The story behind that just-out panel report on the future of the Office of Personnel Management

The National Academy of Public Administration's highly anticipated report to Congress on the future of the Office of Personnel Management is finally out. For th...

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Whether it will listen is anyone’s guess. But a highly anticipated report to Congress on the future of the Office of Personnel Management is finally out. For how the National Academy of Public Administration went about this crucial work, Federal Drive with Tom Temin turned to NAPA president and CEO, Terry Gerton.

Interview transcript:

Tom Temin: Terry, good to have you back.

Terry Gerton: Good morning, Tom. Great to be with you.

Tom Temin: This was a heavy lift for NAPA, in part because of how extensively we’re looking at something as basic as much as the Office of Personnel Management, but personnel management in the government and how highly anticipated this was. This seemed like command performance, didn’t it?

Terry Gerton: Well, it certainly does have a lot of interest. But we were really honored to do this report at the request of Congress. As you probably remember, in 2018 the Trump administration made a proposal that included a legislative proposal to combine parts of OPM with the General Services Administration and with parts of the Executive Office of the President, and Congress didn’t think that was such a great idea. And so as part of the National Defense Authorization Act for 2020, they asked the Academy to take a look at the structure and the function of OPM. So they didn’t ask us to opine on the merger itself, but rather to really understand how OPM was functioning relative to all of its statutory requirements, and what recommendations we might make so that it could function better. And so really, for a year, we had unprecedented access to the people and the processes and the data around OPM to provide this recommendation back to the Hill and to the new leadership in OPM.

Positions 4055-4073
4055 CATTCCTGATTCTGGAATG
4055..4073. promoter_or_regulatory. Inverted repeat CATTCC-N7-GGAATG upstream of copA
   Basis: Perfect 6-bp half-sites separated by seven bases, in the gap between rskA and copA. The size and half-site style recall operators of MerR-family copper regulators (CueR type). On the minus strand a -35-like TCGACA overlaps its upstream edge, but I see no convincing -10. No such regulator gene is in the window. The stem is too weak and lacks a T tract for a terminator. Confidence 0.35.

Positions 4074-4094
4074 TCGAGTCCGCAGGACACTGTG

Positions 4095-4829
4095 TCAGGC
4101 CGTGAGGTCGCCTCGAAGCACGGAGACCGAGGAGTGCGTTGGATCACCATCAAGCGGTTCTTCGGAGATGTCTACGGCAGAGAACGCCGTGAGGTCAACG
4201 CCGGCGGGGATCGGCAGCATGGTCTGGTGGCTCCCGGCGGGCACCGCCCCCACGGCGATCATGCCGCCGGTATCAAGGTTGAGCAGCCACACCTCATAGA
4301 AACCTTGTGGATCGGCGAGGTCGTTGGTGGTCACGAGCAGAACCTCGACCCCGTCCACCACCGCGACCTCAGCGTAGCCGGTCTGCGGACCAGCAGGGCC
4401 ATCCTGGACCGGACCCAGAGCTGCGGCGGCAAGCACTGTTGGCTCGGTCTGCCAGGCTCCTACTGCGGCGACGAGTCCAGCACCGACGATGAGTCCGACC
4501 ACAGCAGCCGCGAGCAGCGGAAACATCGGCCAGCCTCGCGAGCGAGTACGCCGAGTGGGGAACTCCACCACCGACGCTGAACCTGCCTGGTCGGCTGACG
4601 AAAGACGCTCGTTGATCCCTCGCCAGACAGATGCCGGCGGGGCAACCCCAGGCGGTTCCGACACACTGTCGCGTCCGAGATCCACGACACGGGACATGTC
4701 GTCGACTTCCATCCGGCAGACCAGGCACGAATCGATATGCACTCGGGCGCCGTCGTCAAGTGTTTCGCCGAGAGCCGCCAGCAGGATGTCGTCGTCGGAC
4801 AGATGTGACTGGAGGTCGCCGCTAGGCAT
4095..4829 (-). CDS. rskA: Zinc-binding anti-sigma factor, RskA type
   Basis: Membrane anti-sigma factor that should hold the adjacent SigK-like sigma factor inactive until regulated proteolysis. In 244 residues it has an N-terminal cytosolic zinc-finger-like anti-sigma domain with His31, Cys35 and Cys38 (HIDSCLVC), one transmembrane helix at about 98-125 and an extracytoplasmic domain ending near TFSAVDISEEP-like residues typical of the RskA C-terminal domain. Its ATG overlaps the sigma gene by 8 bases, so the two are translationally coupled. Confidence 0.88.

Tom Temin: In a statement you made in the press release actually, about this coming out, you said changes so that OPM can become the government wide leader it was always meant to be. I thought that was a telling phrase in the sense that OPM perhaps despite what might have happened in the Trump administration, in the long term, OPM has never quite lived up to the potential envisioned for it.

Terry Gerton: I think that’s really an important observation that comes out of this study. OPM is a little over 40 years old now. And it was envisioned to be the central strategic leader for human capital for the federal government. But because of our system that gives you leadership changes every four years. And because there have been so much transiency in the leadership of OPM itself, and Congress has had different ideas, the organization’s really never had a steady focus for the long term on what it should be, and what it should do and how it should do it. And so I think, as a result, when you have that sort of uncertainty, you slip back to what is the part of the mission that we know is not going to change. And so they’ve become very focused on compliance. And compliance is important, but what they’ve been missing, then is that strategic look, and that strategic guidance to federal agencies about how to really manage the human talent in the federal government.

Tom Temin: And did you also discover or look into the fact that OPM has been given a lot of production and operational responsibilities like processing retirement claims, and for a long time handling the background investigations work, which is not really personnel policy, but more personnel processing. And was OPM ever envisioned to be a operational agency like that?

Terry Gerton: Well, actually, one of the recommendations that we make in the report is that some of those functions like health insurance and life insurance and retirement really are part of the personnel lifecycle, and we think they should stay at OPM. But as they do that, they really need to modernize their systems, their processes, they need to have an electronic personnel record, they need to automate the retirement process, and they’ve had several attempts at that. So we make a recommendation that the leadership of OPM and Congress really need to work together to commit funding and program management to make that modernization. But we do think that those kinds of processes should stay at OPM. Now the shift of the background investigations does pose a structural issue for them, and so we address that in the report as well.

Tom Temin: Sure, that’s kind of a done deal now that it’s back at DoD.

Terry Gerton: Right. But it does mean that OPM needs to rethink its funding model. And they need to do that in partnership with Congress so that there’s an agreement about what OPM should be doing, how much it costs, and that they’re appropriated the funds to do it well.